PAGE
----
The question asked by the noble Earl, Lord Russell, is significant and profound. It deserves more of an answer than I can sensibly give at this stage, but I shall make one or two points. It is not the object to keep out genuine refugees. The UK continues to respond to the problems encountered by genuine refugees. However, not all non-EEA nationals require visas to come to the UK. Although visa regimes may be widespread, they do not prevent genuine refugees from seeking international protection. Where an inadequately documented passenger makes a successful application for refugee status, any charge imposed on a carrier will be waived or refunded as appropriate. An asylum seeker always has the option of approaching a UNHCR representative. However, as I signalled, this is a massive subject which

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requires more time than one can give at this point. Given what I have said, I hope that the noble Earl will feel inclined to withdraw the amendment.

Earl Attlee: I am grateful for the Minister's response. He surprised me somewhat by covering most of my amendments in some detail. If I had been aware of that, I would have happily grouped them together and moved them en bloc. The hour is late and I do not propose to move my other amendments unless any Member of the Committee would like me to do so.

Lord Berkeley: There are a few matters in some of the other amendments that have not been covered but which deserve brief discussion, if the noble Earl agrees.

Earl Attlee: Will the noble Lord suggest which amendments he would like me to move, or shall I move them all?

Lord Berkeley: It would be best to move them all and to try to do so quickly.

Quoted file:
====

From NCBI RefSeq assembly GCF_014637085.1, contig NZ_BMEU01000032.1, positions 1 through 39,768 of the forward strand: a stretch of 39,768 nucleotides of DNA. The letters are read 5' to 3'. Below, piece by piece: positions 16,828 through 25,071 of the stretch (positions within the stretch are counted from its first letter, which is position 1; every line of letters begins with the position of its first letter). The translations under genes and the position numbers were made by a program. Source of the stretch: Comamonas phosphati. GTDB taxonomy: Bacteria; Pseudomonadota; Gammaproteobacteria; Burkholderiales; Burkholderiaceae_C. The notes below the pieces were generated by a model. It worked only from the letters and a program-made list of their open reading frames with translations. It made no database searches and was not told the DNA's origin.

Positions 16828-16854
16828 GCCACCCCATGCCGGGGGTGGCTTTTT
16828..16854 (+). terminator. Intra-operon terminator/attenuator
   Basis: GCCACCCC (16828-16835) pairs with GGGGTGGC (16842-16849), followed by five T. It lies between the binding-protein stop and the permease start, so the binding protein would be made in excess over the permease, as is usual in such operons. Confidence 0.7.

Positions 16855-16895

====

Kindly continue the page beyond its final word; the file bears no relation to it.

Earl Attlee: Subject to the usual caveats, I beg leave to withdraw the amendment.

Amendment, by leave, withdrawn.

[Amendments Nos. 224 and 225 not moved.]

Earl Attlee moved Amendment No. 226:

    Page 96, leave out lines 16 to 18.

The noble Earl said: If the employer has diligently employed a suitable prevention scheme, I am not sure why he should be liable to the driver's penalty if the driver failed properly to implement the scheme when outside the control of the operator. The amendment deletes new subsection (4)(a) so that the employer would not be liable to the driver's penalty. I beg to move.

Lord Berkeley: I support the amendment. One can go a step further in this context. As the Minister said in relation to an earlier amendment, the Bill is designed to cover the owner of the vehicle. However, in many instances nowadays, the owner of the vehicle is a financing and leasing company. I have received several representations from such companies. This consideration applies mainly to the road network but it could in future apply to rail. The companies say that due to the ways in which the financial arrangement is structured, their members—the leasing companies—are the title owners of the commercial vehicles, which in theory could be impounded and they could be liable for the penalties.